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Tapewormer

line_data.buttons VS line_data["buttons"] ?

Since line_data is a dictionnary with 3 entries, "text", "expression" and "buttons", I assumed that we could access the buttons with the usual dictionnary syntax, i.e. line_data["buttons"], as we did for "text" and "expression" (btw I tried and it works).

But in the code presented here we use line_data.buttons (not unlike when we access node properties such as .texture or .bbcode_text).

Could somebody explain why this works (what kind of trick it is), and if there are some merits to this syntax ?



  • Nathan Lovato replied

    You can give keys to dictionaries in two ways:

    1. By passing a value in square brackets, e.g. ["buttons"], but also [1], [Vector2.RIGHT], or even using a variable like [position].
    2. By writing a string key after a dot, as in .buttons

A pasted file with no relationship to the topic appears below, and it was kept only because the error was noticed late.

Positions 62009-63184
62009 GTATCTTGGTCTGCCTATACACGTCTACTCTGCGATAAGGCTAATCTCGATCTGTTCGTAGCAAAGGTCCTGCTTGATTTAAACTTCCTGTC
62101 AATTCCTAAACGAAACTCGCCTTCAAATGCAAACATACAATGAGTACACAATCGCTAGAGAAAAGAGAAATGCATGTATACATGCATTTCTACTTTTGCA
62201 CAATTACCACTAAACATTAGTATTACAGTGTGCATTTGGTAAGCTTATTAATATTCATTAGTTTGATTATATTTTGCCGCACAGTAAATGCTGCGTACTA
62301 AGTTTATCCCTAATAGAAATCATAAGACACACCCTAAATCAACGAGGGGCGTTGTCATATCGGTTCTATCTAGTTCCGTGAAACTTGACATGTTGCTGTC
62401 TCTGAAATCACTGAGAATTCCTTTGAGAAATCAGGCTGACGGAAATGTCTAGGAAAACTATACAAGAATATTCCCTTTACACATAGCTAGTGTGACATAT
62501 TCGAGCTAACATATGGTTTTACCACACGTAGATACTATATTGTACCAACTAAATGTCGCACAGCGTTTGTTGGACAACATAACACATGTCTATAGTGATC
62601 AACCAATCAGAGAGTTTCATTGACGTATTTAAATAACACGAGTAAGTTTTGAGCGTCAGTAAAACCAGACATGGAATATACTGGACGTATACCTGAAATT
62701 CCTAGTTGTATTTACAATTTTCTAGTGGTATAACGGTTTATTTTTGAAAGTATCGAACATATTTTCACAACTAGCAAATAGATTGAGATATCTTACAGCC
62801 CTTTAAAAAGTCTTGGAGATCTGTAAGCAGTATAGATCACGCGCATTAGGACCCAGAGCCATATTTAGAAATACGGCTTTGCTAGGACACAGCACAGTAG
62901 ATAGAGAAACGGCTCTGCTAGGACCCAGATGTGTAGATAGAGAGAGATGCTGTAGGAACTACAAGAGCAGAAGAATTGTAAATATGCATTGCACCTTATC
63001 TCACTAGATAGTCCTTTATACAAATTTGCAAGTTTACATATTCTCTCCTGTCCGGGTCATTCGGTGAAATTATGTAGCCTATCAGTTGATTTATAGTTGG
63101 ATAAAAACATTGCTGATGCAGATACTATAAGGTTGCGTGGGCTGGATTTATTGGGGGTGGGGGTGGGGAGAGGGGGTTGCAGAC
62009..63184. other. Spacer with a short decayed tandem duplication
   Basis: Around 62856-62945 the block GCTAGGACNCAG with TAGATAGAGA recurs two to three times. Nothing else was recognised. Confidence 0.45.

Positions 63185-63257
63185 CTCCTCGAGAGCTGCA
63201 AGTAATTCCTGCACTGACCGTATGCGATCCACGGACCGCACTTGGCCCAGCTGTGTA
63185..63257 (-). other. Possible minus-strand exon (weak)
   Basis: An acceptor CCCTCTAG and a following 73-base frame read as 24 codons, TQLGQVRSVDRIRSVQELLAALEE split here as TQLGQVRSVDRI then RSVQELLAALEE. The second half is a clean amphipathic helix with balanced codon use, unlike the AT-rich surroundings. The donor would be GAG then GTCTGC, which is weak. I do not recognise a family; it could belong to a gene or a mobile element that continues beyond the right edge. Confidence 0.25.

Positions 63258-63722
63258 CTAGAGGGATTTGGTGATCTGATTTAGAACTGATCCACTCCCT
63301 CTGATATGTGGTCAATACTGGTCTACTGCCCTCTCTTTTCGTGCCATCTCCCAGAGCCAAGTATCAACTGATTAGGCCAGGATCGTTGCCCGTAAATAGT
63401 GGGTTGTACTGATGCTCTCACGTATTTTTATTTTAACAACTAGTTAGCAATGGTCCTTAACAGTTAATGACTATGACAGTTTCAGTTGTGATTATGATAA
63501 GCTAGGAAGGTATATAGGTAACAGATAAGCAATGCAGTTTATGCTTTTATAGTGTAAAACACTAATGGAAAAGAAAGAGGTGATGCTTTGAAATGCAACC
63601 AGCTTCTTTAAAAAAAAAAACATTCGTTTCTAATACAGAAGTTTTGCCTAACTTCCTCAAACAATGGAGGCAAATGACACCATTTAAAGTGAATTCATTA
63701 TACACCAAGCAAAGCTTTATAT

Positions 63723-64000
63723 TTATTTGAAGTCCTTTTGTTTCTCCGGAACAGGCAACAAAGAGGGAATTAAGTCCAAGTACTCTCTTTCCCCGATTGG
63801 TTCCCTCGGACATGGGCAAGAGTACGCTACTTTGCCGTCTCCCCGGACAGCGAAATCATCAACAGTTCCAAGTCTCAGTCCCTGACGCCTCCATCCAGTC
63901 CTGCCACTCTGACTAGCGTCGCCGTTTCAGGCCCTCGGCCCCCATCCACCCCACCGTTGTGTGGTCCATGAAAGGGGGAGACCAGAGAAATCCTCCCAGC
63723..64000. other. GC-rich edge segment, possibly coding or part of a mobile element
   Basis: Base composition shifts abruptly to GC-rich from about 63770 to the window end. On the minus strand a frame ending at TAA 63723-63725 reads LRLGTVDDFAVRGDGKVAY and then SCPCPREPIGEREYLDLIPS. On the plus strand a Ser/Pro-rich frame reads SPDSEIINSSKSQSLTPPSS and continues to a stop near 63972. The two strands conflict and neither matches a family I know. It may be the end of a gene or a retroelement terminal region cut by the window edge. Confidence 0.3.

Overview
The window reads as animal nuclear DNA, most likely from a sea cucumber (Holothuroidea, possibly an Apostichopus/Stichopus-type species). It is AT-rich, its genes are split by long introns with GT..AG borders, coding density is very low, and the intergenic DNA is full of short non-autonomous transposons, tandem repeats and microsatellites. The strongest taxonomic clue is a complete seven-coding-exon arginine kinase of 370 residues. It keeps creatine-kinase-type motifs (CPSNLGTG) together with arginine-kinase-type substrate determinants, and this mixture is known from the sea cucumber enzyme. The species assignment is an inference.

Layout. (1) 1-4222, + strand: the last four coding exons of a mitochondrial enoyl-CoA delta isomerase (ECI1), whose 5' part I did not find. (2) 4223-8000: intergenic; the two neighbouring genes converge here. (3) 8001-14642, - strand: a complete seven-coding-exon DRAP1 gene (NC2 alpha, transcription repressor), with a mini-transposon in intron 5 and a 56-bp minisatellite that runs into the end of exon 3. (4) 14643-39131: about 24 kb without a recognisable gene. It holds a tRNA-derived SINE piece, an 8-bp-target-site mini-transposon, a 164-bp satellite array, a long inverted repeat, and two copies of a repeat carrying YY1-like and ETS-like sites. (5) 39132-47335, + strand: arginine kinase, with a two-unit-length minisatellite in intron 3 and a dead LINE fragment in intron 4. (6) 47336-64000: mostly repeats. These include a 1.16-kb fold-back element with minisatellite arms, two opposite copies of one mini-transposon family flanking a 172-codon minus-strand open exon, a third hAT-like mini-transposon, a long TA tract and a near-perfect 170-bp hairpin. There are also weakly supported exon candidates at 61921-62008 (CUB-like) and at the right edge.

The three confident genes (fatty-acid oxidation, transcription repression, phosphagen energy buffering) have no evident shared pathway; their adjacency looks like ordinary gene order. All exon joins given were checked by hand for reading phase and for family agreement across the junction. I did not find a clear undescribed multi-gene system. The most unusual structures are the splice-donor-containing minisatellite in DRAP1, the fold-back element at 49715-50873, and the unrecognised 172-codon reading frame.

The second syntax is the one we use the most to access variables on nodes: for example, in node.position or node.rotation. Using it also with dictionaries can make your code a little easier to read.

    The first syntax with the square brackets is more powerful because it allows you to use all kinds of values and calculations to find the key. You will see some examples of that in the course, starting with the random rocks series.

    We need to show you both syntaxes just so that you know they exist and get used to working with them.

    It goes a little further than that because you can actually use those two syntaxes with any node: node["position"] also works to access a node's position member variable.

  • T
    Tapewormer replied

    Maybe it was mentioned in the app/course but I did not catch on the alternative syntax for dictionary keys, so thanks a lot for the detailed and fast reply ! I take it from your answer that it's nice/reasonable practice to use dot syntax when possible (easier to read) and brackets when not.